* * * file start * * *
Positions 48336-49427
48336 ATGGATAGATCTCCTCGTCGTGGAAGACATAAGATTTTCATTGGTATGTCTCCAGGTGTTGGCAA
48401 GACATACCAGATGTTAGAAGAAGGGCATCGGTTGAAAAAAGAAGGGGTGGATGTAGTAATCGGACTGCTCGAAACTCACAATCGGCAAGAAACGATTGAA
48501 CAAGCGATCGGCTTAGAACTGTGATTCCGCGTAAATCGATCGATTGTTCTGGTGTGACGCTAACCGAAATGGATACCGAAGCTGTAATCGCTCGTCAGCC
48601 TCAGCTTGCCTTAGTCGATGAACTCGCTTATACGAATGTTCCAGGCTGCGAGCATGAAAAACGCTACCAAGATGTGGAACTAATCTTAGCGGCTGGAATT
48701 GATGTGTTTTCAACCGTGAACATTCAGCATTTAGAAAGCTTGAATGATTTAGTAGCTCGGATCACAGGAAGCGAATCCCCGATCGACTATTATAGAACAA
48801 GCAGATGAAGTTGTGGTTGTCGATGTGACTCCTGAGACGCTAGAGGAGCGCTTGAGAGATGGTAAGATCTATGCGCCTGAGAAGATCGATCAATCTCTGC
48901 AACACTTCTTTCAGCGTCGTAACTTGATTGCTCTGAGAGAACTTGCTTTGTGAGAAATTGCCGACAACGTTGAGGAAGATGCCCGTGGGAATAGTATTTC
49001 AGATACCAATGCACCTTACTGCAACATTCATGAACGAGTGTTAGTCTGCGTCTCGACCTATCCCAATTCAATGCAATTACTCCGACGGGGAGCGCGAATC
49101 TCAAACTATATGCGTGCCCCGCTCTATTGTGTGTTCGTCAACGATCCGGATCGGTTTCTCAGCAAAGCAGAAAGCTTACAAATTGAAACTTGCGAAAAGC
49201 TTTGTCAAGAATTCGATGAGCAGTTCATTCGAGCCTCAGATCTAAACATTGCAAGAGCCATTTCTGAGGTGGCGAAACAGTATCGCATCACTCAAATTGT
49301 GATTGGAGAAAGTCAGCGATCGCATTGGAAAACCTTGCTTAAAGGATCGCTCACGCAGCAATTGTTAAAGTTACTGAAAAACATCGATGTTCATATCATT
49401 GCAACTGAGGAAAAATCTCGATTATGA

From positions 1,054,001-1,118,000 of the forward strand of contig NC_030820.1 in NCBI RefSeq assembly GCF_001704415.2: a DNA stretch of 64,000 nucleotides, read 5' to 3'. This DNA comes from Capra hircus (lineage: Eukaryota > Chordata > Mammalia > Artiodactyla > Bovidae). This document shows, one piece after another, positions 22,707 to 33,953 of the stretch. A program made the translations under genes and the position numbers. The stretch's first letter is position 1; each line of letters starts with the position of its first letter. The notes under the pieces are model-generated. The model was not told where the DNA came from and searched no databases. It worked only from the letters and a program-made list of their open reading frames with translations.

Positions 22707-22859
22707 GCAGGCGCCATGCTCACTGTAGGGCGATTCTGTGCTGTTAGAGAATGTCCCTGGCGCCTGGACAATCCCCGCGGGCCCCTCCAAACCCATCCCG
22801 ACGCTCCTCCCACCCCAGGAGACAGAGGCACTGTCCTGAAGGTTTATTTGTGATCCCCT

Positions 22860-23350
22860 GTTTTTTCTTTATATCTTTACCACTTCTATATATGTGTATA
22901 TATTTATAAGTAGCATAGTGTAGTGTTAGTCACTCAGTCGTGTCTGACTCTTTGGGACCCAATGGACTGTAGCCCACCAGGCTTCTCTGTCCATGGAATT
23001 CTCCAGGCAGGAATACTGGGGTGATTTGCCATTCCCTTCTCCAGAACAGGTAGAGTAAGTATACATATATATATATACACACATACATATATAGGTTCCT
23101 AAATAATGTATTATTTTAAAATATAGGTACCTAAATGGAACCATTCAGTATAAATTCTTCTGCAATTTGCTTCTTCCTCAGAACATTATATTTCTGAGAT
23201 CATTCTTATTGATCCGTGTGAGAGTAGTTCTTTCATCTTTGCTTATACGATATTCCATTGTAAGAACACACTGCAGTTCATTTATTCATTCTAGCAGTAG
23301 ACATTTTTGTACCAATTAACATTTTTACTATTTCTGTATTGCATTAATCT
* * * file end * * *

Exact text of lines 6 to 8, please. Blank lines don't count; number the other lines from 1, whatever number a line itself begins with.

48701 GATGTGTTTTCAACCGTGAACATTCAGCATTTAGAAAGCTTGAATGATTTAGTAGCTCGGATCACAGGAAGCGAATCCCCGATCGACTATTATAGAACAA
48801 GCAGATGAAGTTGTGGTTGTCGATGTGACTCCTGAGACGCTAGAGGAGCGCTTGAGAGATGGTAAGATCTATGCGCCTGAGAAGATCGATCAATCTCTGC
48901 AACACTTCTTTCAGCGTCGTAACTTGATTGCTCTGAGAGAACTTGCTTTGTGAGAAATTGCCGACAACGTTGAGGAAGATGCCCGTGGGAATAGTATTTC